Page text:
Sculpture Techniques of "The Thinker "Statue

by Nora Zavalczki

"The Thinker" is a monumental sculpture created by the French artist Auguste Rodin. Rodin's sculptures were faithful to nature, and "The Thinker" executes this philosophy to the minutest detail. The sculpture has a great expressive intensity; Rodin managed to portray feelings through the subject's external features. Rodin used a casting technique to make the sculpture; the original piece was created in bronze, which is a versatile sculpting medium.

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The Story of "The Thinker"

The sculpture was conceived in 1880 when Rodin was 40 years old. "The Thinker" was intended as part of Rodin's monumental work "Gates of Hell," which was supposed to be placed in front of a museum in Paris. The concept was inspired by Dante Alighieri's "Inferno," and the figure of the thinker was supposed to represent either Dante or a universal poet/creator. For this reason, Rodin initially displayed the sculpture with the title of "The Poet," and in 1886 it became "The Thinker." Rodin said about the piece that it thinks not only with his brain but "with very muscle of his arms, back, and legs, with his clenched fist and gripping toes."

The Making of the Sculpture

The original "Thinker" was cast in bronze. However, before Rodin made the bronze sculpture, he prepared several studies, and the first version of "The Thinker" was created in plaster in 1880. The making of a bronze sculpture involves a complex process in several steps; the first step is to create a model of the sculpture in clay. Rodin created his pieces in such great detail that he was accused of modeling his sculptures directly from live subjects. The next step involves covering the clay sculpture in a uniform layer of wax as well as another, thicker layer of clay, which becomes the mold. After the clay is dry, the artist pours molten bronze through a hole on the top of the sculpture. The bronze melts the wax, and after the bronze solidifies and cools down, the artist removes the exterior mold with a chisel. To obtain a hollow statue, the artist also removes the clay model, by scraping out the clay from the interior of the bronze statue through a hole at the bottom of the figure.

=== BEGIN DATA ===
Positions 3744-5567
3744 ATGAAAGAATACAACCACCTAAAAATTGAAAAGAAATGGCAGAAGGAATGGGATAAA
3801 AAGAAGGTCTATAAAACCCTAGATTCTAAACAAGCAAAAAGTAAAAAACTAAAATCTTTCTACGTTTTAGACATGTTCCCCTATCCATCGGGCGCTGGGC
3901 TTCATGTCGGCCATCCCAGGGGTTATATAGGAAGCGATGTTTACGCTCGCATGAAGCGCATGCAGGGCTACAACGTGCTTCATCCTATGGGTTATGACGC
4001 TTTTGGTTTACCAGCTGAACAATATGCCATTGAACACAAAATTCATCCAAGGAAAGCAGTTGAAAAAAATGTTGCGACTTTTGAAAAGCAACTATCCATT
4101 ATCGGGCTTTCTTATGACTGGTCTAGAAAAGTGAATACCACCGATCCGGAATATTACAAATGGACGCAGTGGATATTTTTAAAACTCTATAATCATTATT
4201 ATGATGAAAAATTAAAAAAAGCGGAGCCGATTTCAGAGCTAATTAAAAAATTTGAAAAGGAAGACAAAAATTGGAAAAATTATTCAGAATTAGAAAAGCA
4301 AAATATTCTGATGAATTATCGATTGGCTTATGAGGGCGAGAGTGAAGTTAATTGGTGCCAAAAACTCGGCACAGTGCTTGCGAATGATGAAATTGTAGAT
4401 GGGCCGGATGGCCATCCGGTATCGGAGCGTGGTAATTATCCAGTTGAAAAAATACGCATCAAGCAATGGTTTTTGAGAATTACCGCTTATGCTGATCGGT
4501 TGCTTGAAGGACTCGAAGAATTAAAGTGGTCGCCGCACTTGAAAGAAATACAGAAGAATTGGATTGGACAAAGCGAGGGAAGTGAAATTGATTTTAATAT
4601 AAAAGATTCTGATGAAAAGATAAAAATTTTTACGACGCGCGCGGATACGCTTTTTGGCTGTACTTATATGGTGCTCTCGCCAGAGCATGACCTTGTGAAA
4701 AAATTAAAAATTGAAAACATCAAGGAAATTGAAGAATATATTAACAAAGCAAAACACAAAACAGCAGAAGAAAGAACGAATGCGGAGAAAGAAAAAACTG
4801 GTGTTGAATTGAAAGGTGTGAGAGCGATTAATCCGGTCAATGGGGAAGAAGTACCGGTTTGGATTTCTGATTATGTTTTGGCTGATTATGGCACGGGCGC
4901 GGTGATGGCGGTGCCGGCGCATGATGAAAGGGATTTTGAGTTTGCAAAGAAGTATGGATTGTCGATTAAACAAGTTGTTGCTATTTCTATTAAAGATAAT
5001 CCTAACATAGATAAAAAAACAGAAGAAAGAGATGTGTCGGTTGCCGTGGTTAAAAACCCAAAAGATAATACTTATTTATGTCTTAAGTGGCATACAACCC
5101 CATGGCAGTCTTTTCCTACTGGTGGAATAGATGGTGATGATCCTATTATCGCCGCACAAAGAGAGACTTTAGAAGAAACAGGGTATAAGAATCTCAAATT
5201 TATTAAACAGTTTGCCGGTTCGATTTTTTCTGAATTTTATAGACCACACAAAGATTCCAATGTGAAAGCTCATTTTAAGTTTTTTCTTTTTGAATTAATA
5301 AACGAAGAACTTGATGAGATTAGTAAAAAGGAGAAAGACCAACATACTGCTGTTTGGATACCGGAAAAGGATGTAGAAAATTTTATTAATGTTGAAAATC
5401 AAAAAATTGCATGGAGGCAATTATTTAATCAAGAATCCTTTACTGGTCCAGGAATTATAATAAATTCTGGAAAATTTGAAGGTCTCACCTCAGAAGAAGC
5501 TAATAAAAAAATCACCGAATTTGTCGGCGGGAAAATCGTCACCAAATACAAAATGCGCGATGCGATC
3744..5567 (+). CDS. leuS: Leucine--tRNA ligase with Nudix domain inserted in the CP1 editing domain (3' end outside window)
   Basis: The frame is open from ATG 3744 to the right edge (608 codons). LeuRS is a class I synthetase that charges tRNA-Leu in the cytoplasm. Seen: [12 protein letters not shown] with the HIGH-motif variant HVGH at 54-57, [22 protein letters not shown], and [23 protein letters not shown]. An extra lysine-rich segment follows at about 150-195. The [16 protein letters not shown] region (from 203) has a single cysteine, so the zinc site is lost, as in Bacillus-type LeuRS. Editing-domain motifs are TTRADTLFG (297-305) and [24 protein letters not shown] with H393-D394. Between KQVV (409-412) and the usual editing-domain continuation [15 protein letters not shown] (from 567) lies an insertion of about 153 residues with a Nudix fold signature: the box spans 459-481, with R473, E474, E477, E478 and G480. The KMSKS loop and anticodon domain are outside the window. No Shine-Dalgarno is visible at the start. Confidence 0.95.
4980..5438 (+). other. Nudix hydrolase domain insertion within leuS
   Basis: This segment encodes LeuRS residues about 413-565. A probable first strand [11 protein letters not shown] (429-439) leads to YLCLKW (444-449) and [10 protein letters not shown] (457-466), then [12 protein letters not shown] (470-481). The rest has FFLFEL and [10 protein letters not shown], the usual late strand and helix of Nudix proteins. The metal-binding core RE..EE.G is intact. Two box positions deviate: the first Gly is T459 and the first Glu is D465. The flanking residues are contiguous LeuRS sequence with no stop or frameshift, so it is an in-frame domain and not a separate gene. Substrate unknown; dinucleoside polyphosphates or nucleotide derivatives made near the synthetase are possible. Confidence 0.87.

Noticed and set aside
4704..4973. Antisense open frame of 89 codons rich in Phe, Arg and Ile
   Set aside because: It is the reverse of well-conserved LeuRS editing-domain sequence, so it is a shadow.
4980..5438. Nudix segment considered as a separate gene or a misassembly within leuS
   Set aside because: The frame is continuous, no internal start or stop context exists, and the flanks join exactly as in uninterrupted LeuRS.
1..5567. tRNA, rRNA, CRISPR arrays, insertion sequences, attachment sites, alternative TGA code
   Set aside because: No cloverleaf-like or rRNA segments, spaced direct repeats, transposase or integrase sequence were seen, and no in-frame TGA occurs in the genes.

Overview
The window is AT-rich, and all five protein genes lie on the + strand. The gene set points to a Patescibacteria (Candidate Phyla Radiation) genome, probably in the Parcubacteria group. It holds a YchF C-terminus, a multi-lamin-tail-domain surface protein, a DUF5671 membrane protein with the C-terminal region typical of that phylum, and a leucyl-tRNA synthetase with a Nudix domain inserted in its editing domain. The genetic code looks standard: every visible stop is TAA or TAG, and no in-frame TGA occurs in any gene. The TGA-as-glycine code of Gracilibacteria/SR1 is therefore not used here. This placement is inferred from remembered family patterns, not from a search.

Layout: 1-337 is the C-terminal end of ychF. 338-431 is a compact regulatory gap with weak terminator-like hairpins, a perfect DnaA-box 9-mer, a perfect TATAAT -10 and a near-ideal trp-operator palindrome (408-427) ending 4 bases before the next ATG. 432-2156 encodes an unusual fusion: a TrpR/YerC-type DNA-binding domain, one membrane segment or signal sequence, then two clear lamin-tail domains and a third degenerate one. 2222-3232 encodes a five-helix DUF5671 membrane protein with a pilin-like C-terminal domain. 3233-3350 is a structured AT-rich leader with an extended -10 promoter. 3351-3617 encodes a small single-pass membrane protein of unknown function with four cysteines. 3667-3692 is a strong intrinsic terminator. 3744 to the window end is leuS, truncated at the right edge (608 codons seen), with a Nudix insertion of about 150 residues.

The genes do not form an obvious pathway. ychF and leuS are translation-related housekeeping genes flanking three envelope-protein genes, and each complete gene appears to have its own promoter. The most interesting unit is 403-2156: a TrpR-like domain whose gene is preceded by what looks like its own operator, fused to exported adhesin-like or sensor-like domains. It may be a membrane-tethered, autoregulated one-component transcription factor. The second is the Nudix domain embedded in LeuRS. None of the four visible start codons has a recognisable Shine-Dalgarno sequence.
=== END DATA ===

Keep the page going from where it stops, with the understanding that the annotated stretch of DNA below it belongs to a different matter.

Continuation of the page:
Finish and Patina

After the bronze sculpture was removed from the mold, the artist polished the metal. He also added some details by carving the metal surface. Rodin varnished his sculpture to transform the initial yellowish color of bronze into a darker hue. Over time, bronze acquires a green patina; this patina may be obtained on new sculptures by applying chemicals that react with the bronze. "The Thinker" statue rests on a marble stand.

Replicas of "The Thinker"

The initial size of the sculpture was 28-1/8-by-14-5/16-by-23-7/16 inches; there are over 20 replicas in various sizes, some of which were posthumous castings. Certain artists also create studies and reproductions of "The Thinker" in other metals through casting, or in marble or stone using the technique of subtraction.

Photo Credits

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